It appears to me that Data.seek(recno) should be modified, so as to check whether or not a locked record is being accessed, and then wait() if the client isn't the lock owner.

Now there you go thinking like a C programmer again.

Presumably, lockManager will have a checkLock() method for this purpose.

Right, or as I called it isRecordLocked().
Hope this helps,
Michael Morris
Thomas Fly
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Joined: Sep 09, 2002
Posts: 164
Hmm... well how did you implement criteriaFind? For that matter, how does your locking mechanism work in the case of the provided find(String toMatch) method, which can loop over all the records in the database? Wouldn't "find" be able to sneek under the radar, and access locked records?
Or, in the case of "find" (and presumably, criteriaSearch) do you just wait() if any record is locked?
Thomas Fly
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Joined: Sep 09, 2002
Posts: 164
Actually, I believe I see the answer to my own question: it's permissible to read a record that may be include in a transaction that will ultimately modify the record; the primary point of record locking is to ensure database integrity (e.g., 2 different clients purchasing tickets "simultaneously" will result in 2 fewer seats on the plane).
Michael Morris
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Joined: Jan 30, 2002
Posts: 3451
Hi Thomas,

... it's permissible to read a record that may be include in a transaction that will ultimately modify the record; the primary point of record locking is to ensure database integrity (e.g., 2 different clients purchasing tickets "simultaneously" will result in 2 fewer seats on the plane).

Bingo! It is a "write" lock only as stated in the instructions.

Hmm... well how did you implement criteriaFind?

I had a third reference to a DataSearch implementation. DataSearch was an interface that had one method: criteriaFind(). Doing it like that makes it very easy to add more robust searching later without breaking any existing clients. So, in my design, none of the methods required in the assignment, ie lock(), unlock() and criteriaFind(), were implemented in Data. Data just pretty much stayed as is other than fixing the deprecated methods.
Michael Morris
Thomas Fly
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Joined: Sep 09, 2002
Posts: 164
Cool- thanks for the insights. One more day, and then it's on to documentation!
Thomas Fly
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Joined: Sep 09, 2002
Posts: 164
I have two additional nit-picking points/questions regarding locking, the first of which has to do with the absolute need for using a clientID.
It's true that you don't want client B unlocking a record locked by client A, but since the application has been written by a Sun Certified Java Developer (flourish of trumpets), B will presumably do a lock before it does an unlock (i.e., lock-read-modify-unlock), just like A and every other client. It seems then that B would be blocked- waiting to acquire the lock- from unlocking the record that already has been locked by A.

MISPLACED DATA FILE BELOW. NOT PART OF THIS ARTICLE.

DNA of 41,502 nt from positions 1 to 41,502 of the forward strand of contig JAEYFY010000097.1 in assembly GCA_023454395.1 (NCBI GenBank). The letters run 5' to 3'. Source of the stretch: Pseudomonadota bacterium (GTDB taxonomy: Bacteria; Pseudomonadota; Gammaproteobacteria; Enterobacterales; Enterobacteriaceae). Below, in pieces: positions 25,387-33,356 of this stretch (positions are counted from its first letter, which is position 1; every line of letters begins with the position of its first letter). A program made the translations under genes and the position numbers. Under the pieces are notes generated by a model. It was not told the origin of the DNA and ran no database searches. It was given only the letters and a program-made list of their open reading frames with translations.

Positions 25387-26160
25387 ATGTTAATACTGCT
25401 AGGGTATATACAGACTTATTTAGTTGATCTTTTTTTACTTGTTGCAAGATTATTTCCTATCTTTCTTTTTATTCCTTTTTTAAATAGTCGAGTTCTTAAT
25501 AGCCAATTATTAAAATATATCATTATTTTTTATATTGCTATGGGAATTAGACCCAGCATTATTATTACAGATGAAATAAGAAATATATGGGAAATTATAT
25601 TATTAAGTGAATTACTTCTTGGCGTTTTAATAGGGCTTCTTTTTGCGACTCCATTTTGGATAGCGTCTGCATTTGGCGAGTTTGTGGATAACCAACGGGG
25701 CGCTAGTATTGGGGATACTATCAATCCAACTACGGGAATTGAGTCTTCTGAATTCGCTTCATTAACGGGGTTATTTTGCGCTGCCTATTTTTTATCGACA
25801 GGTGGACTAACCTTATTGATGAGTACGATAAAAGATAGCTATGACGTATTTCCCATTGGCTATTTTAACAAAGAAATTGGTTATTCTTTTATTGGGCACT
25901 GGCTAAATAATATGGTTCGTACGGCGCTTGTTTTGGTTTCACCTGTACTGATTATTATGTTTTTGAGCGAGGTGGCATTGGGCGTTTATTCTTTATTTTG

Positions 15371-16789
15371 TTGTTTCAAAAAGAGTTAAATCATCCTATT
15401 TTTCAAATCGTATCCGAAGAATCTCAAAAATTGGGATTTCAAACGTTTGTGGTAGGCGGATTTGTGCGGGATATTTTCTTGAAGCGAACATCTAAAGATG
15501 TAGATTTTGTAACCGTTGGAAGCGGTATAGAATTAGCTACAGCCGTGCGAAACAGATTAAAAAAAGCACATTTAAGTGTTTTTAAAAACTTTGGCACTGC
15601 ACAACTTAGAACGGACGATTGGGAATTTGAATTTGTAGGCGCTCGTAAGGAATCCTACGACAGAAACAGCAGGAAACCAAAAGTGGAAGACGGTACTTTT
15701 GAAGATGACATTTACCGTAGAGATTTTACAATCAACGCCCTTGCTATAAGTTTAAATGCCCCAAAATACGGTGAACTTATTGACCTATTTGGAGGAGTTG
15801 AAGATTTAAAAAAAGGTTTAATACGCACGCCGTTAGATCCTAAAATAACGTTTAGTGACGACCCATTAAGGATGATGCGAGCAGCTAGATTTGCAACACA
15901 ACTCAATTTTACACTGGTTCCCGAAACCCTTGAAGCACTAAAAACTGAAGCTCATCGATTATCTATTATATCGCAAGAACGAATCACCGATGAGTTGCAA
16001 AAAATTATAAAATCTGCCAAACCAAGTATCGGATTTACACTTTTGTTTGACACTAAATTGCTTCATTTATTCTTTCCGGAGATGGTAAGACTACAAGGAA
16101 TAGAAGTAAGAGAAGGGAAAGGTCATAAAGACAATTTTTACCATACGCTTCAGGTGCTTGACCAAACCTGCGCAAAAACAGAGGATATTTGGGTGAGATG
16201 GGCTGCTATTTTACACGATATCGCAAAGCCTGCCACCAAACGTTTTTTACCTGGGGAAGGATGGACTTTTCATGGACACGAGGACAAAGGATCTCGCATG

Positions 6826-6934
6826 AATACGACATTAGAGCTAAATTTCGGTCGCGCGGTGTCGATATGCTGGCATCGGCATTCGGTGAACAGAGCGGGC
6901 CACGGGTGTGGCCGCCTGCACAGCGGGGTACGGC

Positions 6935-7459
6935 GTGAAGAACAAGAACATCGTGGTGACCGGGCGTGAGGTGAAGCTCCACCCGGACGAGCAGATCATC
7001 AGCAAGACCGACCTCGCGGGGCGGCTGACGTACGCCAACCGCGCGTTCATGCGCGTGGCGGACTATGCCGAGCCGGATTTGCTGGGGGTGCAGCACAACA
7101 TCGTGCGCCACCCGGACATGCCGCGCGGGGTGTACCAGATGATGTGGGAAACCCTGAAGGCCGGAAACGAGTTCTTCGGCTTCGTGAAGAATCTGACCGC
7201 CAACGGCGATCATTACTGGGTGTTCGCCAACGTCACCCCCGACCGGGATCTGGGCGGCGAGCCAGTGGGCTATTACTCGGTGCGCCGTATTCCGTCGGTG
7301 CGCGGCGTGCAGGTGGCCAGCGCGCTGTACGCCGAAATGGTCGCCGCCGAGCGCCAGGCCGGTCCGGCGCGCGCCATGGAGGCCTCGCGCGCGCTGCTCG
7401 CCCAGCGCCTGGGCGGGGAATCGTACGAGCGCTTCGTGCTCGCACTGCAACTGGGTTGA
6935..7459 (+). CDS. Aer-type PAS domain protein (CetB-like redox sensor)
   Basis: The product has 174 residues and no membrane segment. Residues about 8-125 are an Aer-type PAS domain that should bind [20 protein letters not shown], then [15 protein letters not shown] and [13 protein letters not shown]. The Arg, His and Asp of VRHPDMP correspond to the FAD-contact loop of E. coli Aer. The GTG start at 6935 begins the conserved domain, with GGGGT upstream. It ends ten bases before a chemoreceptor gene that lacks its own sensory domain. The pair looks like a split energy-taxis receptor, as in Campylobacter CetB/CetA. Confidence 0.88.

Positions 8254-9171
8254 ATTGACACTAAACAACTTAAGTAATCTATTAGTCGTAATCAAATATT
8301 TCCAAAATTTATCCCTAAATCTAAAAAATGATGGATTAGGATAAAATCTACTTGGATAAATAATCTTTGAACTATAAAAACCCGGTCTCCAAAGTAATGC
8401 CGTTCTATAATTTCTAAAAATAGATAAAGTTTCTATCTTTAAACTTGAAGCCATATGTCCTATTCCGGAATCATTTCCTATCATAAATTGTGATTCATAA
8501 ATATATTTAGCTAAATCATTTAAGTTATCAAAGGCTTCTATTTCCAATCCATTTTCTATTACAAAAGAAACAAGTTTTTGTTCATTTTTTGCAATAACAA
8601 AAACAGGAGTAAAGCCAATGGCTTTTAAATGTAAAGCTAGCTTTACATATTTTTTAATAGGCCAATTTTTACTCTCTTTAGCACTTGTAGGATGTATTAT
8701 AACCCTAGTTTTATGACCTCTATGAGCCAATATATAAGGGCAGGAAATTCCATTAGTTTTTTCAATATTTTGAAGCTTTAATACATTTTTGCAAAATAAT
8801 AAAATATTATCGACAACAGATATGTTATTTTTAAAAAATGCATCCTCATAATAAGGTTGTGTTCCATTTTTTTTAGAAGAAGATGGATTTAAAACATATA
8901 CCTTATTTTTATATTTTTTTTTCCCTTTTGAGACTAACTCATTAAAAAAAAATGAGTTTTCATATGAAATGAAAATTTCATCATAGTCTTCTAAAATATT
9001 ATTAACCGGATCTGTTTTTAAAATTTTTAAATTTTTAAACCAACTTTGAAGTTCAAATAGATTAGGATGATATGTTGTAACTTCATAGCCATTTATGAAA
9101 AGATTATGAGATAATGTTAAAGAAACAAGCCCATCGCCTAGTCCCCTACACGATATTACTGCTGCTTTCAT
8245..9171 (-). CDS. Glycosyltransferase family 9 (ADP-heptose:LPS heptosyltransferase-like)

It seems to me that a more troubling issue is the possibility of client A having network or power problems before having the chance to unlock the record that it's just locked.
I don't believe addressing that issue is in the requirements, so can one just mention the problem, without taking the trouble to code it?
Michael Morris
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Joined: Jan 30, 2002
Posts: 3451
Hi Thomas,

... but since the application has been written by a Sun Certified Java Developer (flourish of trumpets), B will presumably do a lock before it does an unlock (i.e., lock-read-modify-unlock), just like A and every other client. It seems then that B would be blocked- waiting to acquire the lock- from unlocking the record that already has been locked by A.

All hail the mighty knights of SCJD2 fame! But what about the schmuck that develops a different client application next year and has a subtle bug that occassionally attempts to unlock a record that it does not own?

It seems to me that a more troubling issue is the possibility of client A having network or power problems before having the chance to unlock the record that it's just locked.
I don't believe addressing that issue is in the requirements, so can one just mention the problem, without taking the trouble to code it?

That's what the Unreferenced interface is for. Three to five lines of code take care of locked records from a dead client.
Michael Morris
Thomas Fly
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Joined: Sep 09, 2002
Posts: 164
Yeah, probably a C app, or... God forbid... Visual BASIC!!!
Thanks again.
 
I agree. Here's the link: http://aspose.com/file-tools